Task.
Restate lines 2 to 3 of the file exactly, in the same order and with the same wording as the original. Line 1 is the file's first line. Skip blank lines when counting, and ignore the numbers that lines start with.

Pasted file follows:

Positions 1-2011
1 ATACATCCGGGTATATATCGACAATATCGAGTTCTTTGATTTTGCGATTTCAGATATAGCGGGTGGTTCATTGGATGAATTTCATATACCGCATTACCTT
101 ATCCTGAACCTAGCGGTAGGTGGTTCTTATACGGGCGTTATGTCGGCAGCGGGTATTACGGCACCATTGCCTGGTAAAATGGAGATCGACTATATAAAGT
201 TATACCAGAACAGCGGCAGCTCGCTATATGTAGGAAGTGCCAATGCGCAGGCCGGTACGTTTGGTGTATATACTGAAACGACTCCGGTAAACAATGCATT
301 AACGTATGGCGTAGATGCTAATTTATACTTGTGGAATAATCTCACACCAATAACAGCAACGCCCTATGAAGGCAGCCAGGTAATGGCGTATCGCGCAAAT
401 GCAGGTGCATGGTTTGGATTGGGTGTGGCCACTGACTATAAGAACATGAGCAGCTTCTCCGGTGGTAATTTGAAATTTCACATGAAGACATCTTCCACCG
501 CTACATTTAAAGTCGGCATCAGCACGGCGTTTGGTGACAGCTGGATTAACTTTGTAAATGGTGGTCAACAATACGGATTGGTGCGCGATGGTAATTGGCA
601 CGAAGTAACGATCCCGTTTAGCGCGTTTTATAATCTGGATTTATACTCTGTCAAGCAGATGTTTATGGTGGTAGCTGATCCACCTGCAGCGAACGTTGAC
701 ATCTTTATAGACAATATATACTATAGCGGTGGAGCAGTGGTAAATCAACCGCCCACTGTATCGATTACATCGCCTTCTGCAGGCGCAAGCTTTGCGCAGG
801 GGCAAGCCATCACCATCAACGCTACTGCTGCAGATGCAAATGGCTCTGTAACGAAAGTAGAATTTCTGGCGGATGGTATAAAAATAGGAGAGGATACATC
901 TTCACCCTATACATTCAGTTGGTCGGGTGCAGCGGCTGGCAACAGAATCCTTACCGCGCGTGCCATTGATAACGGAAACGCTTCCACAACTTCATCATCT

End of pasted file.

1 ATACATCCGGGTATATATCGACAATATCGAGTTCTTTGATTTTGCGATTTCAGATATAGCGGGTGGTTCATTGGATGAATTTCATATACCGCATTACCTT
101 ATCCTGAACCTAGCGGTAGGTGGTTCTTATACGGGCGTTATGTCGGCAGCGGGTATTACGGCACCATTGCCTGGTAAAATGGAGATCGACTATATAAAGT